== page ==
Evil descends on the NBN? Erm, not quite

Great headlines … shame about the reality. Australian Federal Police/AAP

Another day, another hacking exploit makes headlines.

This time it’s a “self-taught, lone hacker”, David Cecil, apparently known online as “Evil”, who allegedly broke into Platform Networks’ site, one of 13 service providers for the National Broadband Network (NBN).

Cecil, from Cowra in New South Wales, has been charged with 48 counts of unauthorised access to, or modification of, restricted data.

He has also been charged with one count of unauthorised modification of data to cause impairment.

He is currently being held in custody and will appear in court again this Friday.

It’s still a little early to understand what exactly “Evil” is accused of doing to Platform Networks’ site but the strategy from the mainstream media has been to equate Platform Networks directly with the NBN.

“Self-taught hacker charged over NBN attack” reports the ABC. “NBN System Compromised” reports the Sydney Morning Herald.

And yet, in a statement this morning, the Australian Federal Police’s (AFP) Cyber Crime Coordinator, Brad Marden, said:

“[These attacks] wouldn’t have had a direct impact on the NBN itself. [Platform Networks] is actually a company that is contracted to the NBN to produce services for them.”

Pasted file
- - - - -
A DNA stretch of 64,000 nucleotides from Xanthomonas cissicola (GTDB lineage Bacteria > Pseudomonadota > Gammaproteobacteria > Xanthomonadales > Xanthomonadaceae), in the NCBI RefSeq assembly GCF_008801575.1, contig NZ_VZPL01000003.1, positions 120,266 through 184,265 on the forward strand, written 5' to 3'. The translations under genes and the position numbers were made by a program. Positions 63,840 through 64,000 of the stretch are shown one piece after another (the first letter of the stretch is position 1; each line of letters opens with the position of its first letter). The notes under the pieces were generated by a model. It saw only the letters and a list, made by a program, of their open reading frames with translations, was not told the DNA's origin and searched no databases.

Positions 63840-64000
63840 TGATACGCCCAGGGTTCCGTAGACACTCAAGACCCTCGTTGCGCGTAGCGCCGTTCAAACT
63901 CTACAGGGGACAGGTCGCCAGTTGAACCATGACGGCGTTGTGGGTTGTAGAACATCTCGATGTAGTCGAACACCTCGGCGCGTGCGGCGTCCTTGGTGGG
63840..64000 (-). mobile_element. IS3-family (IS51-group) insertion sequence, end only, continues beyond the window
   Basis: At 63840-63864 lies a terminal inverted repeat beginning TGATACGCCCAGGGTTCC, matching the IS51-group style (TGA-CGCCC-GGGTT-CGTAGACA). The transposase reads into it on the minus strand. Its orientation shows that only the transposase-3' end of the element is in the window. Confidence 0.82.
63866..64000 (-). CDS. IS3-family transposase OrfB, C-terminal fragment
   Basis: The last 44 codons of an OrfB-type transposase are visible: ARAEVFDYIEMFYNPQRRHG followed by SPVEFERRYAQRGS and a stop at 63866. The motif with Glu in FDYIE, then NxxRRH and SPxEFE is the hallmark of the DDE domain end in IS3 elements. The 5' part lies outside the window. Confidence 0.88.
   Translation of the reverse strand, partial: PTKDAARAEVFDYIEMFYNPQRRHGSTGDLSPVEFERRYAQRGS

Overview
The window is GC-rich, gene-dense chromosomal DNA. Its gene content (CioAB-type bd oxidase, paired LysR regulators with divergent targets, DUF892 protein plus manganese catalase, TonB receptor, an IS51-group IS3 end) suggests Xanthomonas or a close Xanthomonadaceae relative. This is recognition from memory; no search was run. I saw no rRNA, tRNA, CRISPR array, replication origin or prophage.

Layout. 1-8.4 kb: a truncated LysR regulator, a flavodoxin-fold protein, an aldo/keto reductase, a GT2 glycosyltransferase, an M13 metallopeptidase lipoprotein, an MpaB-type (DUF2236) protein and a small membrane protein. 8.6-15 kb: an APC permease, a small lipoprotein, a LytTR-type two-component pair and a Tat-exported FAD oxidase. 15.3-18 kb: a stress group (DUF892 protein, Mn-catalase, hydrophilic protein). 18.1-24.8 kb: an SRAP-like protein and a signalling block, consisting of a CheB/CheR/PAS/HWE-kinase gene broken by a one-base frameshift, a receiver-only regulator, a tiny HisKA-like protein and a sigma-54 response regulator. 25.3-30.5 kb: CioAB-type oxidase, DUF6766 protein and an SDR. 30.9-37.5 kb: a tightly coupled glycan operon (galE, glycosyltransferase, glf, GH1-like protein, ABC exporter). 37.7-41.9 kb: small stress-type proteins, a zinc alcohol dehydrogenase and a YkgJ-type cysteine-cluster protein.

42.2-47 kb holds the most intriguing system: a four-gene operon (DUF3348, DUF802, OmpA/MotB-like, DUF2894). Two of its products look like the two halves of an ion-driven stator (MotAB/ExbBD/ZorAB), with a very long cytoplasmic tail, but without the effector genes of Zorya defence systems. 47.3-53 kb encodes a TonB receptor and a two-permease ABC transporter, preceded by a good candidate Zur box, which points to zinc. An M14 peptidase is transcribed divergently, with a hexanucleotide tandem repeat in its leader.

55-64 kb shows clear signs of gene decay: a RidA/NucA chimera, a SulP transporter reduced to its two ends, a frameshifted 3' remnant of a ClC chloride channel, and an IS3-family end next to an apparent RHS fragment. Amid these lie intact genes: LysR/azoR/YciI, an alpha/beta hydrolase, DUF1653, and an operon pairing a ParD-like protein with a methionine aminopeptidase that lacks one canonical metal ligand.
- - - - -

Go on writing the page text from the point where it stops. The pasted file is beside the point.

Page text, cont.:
So what’s going on?

Parts of Platform Networks operations may have been compromised, although Platform Networks spokespeople say they notified the AFP as soon as they became aware of the attacks, in December 2010.

The important point, though, is that attacking Platform Networks is not the same as attacking the NBN.

Platform Networks is a Virtual Service Provider that purchases services from other companies and resells them adding additional services such as domain name resolution, web hosting, email and the like.

Among the services the company resells are different forms of network access including ADSL, 3G wireless and, from October this year, access to the NBN.

Evil, an unemployed truck driver who told online friends he had no computer skills, is suspected of mapping Platform Networks’ internal network and may have compromised a domain name server – the device that maps a domain name such as www.theconversation.com to an IP address such as 122.100.15.243.

Loss of domain name services would certainly have inconvenienced Platform Network’s customers, but it is very unlikely the NBN services were ever under threat.

The NBN provides quite low level services. The company responsible for building the NBN – NBN Co – doesn’t care whether their infrastructure is carrying internet traffic or something else.

All the internet services are provided by companies such as Platform Networks.

The interesting thing about this story is not that the NBN may have been under threat or even that someone managed to break into Platform Networks.

Hacking is not that difficult to do. It is much easier to carry out an attack than to defend against them.

What’s interesting is that Platform Networks picked up the hack very early on, had procedures in place to track it, and worked closely with the AFP to gather evidence to bring it to court.

Perhaps the real story will come when details emerge as to how Platform Networks dealt with the hack when it was detected.